Another key consideration missing from this paper is varying management capacity. European fisheries are managed more effectively and provide more complete data than Indian Ocean fisheries, for example. A study that aggregates global landings data is suspect because indeed landings data from loosely managed fisheries are suspect.

Finally the author’s estimated catch seems to mirror that of the official FAO catch data, ironically proving its legitimacy. “Official” FAO data is not considered to be completely accurate, but rather a proportionate depiction of global trends. Pauly’s trend line is almost identical, just shifted up the y axis, and thus fails to significantly alter our perception of global fisheries.

Michel J. Kaiser is a Professor of Marine Conservation Ecology at Bangor University. Find him on twitter here.

Comment by David Agnew, Director of Standards, Marine Stewardship Council

The analysis of such a massive amount of data is a monumental task, and I suspect that the broad conclusions are correct. However, as is usual with these sorts of analyses, when one gets to a level of detail where the actual assumptions can be examined, in an area in which one is knowledgeable, it is difficult to follow all the arguments.  The Antarctic catches “reconstruction” apparently is based on one Fisheries Centre report (2015 Volume 23 Number 1) and a paper on fishing down ecosystems (Polar Record; Ainley and Pauly 2014). The only “reconstruction” appears to be the addition of IUU and discard data, all of which are scrupulously reported by CCAMLR anyway, so they are not unknown. But there is an apparent 100,000 t “unreported” catch in the reconstruction in Figure 3, Atlantic, Antarctic (48). This cannot include the Falklands (part of the Fisheries Centre paper) and it is of a size that could only be an alleged misreporting of krill catch in 2009. This is perhaps an oblique reference to concerns that CCAMLR has had in the past about conversion factors applied to krill products, or perhaps unseen (net-impact) mortality, but neither of these elements have been substantiated, nor referenced in the supporting documentation that I have seen (although I could not access the polar record paper).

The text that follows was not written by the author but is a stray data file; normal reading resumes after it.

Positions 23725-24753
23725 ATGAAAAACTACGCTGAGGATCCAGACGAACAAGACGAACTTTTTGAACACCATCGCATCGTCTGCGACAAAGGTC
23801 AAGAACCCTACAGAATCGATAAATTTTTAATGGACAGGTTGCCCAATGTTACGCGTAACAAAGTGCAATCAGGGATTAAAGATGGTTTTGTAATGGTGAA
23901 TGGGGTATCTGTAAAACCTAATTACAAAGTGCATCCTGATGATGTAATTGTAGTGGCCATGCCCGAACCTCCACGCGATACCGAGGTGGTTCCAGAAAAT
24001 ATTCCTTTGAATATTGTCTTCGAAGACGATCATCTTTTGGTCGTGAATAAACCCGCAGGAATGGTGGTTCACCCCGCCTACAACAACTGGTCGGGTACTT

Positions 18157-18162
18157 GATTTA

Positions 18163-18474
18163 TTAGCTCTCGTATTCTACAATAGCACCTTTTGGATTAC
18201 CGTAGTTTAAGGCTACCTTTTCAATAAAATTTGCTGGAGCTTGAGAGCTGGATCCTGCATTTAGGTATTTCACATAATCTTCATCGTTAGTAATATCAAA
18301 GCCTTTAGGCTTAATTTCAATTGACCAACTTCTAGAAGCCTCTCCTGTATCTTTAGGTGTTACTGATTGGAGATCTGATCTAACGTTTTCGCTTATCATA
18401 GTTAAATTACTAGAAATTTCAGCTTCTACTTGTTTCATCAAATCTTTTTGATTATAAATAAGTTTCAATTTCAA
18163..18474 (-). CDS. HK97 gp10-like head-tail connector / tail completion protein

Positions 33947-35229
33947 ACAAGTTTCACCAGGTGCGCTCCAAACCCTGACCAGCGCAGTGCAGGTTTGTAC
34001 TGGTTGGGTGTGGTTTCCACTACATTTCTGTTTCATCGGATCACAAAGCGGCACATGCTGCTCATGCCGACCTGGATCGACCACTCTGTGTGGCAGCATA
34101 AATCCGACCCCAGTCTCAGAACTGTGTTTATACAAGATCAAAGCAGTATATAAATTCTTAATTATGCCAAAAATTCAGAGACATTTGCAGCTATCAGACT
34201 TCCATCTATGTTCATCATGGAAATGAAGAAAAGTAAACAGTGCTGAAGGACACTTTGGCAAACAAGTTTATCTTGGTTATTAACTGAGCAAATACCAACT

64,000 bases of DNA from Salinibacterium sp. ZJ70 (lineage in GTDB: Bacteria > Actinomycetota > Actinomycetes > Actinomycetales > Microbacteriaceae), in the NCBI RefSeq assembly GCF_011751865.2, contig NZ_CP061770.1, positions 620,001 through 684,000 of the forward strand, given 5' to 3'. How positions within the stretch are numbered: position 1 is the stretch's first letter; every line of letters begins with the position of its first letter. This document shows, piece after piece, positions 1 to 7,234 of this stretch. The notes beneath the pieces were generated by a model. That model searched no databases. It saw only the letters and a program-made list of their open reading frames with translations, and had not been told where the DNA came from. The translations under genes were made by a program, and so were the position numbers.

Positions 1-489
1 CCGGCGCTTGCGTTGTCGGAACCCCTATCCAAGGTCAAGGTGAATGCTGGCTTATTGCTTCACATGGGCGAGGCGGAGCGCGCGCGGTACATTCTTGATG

The paper does not go into much detail on these reasons for the observed declines in catches and discards, except to attribute it to both reductions in fishing mortality attendant on management action to reduce mortality and generate sustainability, and some reference to declines in areas that are not managed. It is noteworthy that the peak of the industrial catches – in the late 1990s/early 2000s – coincidentally aligns with the start of the recovery of many well managed stocks. This point of recovery has been documented previously (Costello et al 2012Rosenberg et al 2006; Gutierrez et al 2012) and particularly relates to the recovery of large numbers of stocks in the north Pacific, the north Atlantic and around Australia and New Zealand, and mostly to stocks that are assessed by analytical models. For stocks that need to begin recovery plans to achieve sustainability, this most often entails an overall reduction in fishing effort, which would be reflected in the reductions in catches seen here. So, one could attribute some of the decline in industrial catch in these regions to a correct management response to rebuild stocks to a sustainable status, although I have not directly analyzed the evidence for this. This is therefore a positive outcome worth reporting.